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Stress and bones... the good and the bad

Uncategorized Jan 22, 2020

Stress is the body’s way of responding to demand on pressures.

It’s a normal part of life and is a healthy reaction that helps us cope with life’s challenges. However, too much stress, or prolonged stress can affect our physical and mental health.

Cortisol is a hormone, which is mainly released at times of stress and has many important functions in your body such as increasing glucose metabolism, controlling blood pressure and inflammation. Cortisol is also required for the fight or flight response which is a healthy, natural response to perceived threats. However, as I mentioned above, health problems can arise if you are producing too much or too little cortisol.

A prolonged period of increased cortisol can lead to the body inhibiting osteoblasts - a type of bone cell that connect together to help build bone. This can lead to the body ending up with more broken down tissue than deposited tissue, causing low bone density and eventually osteoporosis.

So if you weren’t stressed before. You might be now.... But don’t worry! There’s good news in this blog post. Promise.

The best thing you can do to manage cortisol levels is managing stress. Identifying the cause of stress can help - it may not fix the issue but can lead to developing ways to manage the stress. Here are some quick examples that you can use to help manage stress.

  1. Engaging in relaxing activities and controlled breathing

    ● Controlled breathing has been shown to reduce stress, increase alertness and boost your immune system. When you take slow, steady breaths, your brain gets the message that all is well and activates the parasympathetic response to help calm the body.
    ● Breathing practices can help reduce symptoms associated with anxiety, insomnia, PTSD and depression.

  2. Exercise

    ● We always love to give exercise a good shout out on here!
    ● Exercise reduces levels of the body’s stress hormones and also stimulates the production of endorphins, the body’s natural pain killer and mood elevator.

  3. Sleep

    ● Not getting enough sleep reduces your ability to cope with stress and decreases your body’s immune system. While sleep requirements vary from person to person, aim to get 7-9 hours of sleep per night to function at your very best.

  4. Balanced diet

    ● A healthy diet, low in sugar, caffeine and alcohol can promote health and help to decrease stress.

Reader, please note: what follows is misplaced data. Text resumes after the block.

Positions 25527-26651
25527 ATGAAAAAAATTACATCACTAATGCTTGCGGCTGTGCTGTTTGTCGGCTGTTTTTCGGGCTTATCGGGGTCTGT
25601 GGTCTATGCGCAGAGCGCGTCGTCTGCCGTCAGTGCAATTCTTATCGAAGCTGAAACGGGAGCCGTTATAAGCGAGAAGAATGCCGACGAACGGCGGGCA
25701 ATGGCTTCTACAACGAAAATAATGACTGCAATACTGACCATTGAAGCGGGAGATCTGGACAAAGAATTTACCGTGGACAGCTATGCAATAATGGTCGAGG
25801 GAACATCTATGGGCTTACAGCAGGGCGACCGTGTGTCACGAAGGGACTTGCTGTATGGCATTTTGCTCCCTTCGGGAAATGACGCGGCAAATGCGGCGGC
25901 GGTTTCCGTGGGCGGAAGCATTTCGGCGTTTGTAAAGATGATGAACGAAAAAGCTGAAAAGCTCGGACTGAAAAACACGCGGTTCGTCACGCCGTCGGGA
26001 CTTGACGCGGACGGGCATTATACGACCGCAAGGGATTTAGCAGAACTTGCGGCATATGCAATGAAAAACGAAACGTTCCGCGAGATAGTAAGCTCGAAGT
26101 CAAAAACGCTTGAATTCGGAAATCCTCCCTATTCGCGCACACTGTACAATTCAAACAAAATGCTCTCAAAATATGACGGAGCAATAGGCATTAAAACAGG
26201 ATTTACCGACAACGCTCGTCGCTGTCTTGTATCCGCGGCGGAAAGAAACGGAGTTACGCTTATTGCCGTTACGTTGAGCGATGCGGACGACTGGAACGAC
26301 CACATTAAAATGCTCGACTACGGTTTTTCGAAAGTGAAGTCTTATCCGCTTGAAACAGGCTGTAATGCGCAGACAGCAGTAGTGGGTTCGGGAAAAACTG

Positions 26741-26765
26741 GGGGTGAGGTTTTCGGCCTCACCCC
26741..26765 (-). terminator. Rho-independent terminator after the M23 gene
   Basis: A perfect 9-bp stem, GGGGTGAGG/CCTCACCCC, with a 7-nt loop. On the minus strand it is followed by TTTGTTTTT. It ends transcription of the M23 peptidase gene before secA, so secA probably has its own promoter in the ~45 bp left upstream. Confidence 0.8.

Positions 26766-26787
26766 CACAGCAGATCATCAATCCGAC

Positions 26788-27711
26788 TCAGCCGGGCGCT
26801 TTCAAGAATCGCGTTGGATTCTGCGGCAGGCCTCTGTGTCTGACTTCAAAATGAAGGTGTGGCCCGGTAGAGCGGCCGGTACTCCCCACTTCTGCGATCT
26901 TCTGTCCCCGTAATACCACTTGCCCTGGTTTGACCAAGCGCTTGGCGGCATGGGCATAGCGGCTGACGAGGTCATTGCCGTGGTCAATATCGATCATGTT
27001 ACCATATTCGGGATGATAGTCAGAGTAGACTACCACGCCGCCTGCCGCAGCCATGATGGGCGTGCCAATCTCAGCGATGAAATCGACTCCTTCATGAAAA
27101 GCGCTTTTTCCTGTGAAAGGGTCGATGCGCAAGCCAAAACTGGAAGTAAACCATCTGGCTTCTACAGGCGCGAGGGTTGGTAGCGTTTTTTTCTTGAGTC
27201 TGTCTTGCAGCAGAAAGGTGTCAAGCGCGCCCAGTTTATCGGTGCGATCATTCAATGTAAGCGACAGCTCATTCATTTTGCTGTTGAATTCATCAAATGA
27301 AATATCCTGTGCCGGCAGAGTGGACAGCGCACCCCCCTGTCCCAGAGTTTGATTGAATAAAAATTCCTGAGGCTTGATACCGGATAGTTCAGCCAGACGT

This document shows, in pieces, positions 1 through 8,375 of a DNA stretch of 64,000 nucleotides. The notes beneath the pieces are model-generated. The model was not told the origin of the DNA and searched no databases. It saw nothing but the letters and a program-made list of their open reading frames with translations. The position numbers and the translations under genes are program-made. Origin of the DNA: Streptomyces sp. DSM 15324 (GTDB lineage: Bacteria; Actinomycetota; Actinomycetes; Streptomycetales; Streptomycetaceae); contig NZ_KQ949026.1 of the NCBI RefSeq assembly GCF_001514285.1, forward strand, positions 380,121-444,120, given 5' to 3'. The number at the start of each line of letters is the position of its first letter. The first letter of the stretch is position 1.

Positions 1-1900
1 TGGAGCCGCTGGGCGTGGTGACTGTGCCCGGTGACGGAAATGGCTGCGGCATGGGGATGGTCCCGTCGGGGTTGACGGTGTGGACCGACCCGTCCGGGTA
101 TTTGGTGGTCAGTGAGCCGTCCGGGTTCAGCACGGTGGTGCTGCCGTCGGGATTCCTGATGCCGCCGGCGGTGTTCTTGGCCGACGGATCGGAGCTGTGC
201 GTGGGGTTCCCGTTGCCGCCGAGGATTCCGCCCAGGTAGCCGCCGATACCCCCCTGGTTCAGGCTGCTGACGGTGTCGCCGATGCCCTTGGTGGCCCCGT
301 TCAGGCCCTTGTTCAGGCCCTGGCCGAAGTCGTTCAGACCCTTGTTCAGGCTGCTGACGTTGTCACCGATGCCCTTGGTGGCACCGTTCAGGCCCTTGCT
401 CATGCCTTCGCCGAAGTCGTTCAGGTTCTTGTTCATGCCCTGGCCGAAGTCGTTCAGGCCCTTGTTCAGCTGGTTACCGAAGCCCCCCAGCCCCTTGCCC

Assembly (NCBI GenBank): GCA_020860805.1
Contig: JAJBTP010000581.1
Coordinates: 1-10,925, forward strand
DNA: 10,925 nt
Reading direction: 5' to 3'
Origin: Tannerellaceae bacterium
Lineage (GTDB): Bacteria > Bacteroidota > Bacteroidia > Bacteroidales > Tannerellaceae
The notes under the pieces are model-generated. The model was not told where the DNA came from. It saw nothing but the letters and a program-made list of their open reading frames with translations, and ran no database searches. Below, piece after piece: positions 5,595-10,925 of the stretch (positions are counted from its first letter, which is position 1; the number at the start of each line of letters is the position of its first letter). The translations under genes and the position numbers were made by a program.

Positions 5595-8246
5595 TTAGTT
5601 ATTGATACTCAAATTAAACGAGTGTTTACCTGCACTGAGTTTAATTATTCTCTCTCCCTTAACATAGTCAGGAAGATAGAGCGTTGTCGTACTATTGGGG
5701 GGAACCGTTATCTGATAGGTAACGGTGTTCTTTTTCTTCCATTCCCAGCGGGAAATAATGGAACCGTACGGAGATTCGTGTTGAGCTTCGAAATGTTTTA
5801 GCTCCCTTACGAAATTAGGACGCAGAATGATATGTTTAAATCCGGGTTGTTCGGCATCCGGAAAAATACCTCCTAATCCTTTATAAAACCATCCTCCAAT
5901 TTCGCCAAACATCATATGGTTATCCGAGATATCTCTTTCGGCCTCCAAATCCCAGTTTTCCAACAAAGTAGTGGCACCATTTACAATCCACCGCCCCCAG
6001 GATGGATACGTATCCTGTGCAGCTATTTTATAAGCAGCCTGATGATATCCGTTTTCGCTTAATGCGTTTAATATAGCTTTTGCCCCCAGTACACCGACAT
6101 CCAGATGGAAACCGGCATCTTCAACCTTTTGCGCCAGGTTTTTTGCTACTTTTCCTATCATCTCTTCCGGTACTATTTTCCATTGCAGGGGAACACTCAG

● A healthy diet also helps to decrease risk of osteoporosis and arthritis that can be linked to obesity.

So. Pause. Take some slow deep breaths. Even for just for 10sec at the end of reading this post and hopefully this helped to guide you on the path to less stress and healthier bones....

Now all the bad news is out of the way, I want to explain why stress is also good for your bones! No, I’m not being a hypocrite... Read on and (weight) bear with me.

Bones are the framework for our body. They help to protect vital organs, make blood cells and store minerals. Unhealthy bones can lead to fractures which can then result in significant morbidity and limitations of daily activities. We need to look after them!

Bones become stronger when a certain amount of impact or extra strain (“stress” - see, told you it would make sense) is placed on them.

If loading on a bone increases, bone will remodel itself over time and become stronger in order to resist that loading. The opposite is true as well, if loading decreases, the bone will become less dense and weaker due to lack of stimulus. This is known as Wolff’s law.

This means that there are specific types of exercises that are better for your bones to keep them strong.

But which exercises you ask??

Weight bearing exercises are the best for bone health. So those exercises that rely on your own body weight (jogging, skipping, jumping, push-ups etc) or progressive resistance training (lifting weights). As I said above, if you continually progress loading on the bones, they will get stronger (See previous blog on progressive overload to learn more).

Alongside exercise, it is also important to manage modifiable risk factors in order to optimise bone development and minimise bone breakdown. Some of those include:

  • Balanced diet - avoid excess sugar, caffeine and alcohol consumption
  • Smoking
  • Management of other medical conditions
  • Managing vitamin D and calcium levels
  • Weight management

As always, have a chat to your Be Mobile Physiotherapist about what exercises will be best for you to help you to look after your bones!

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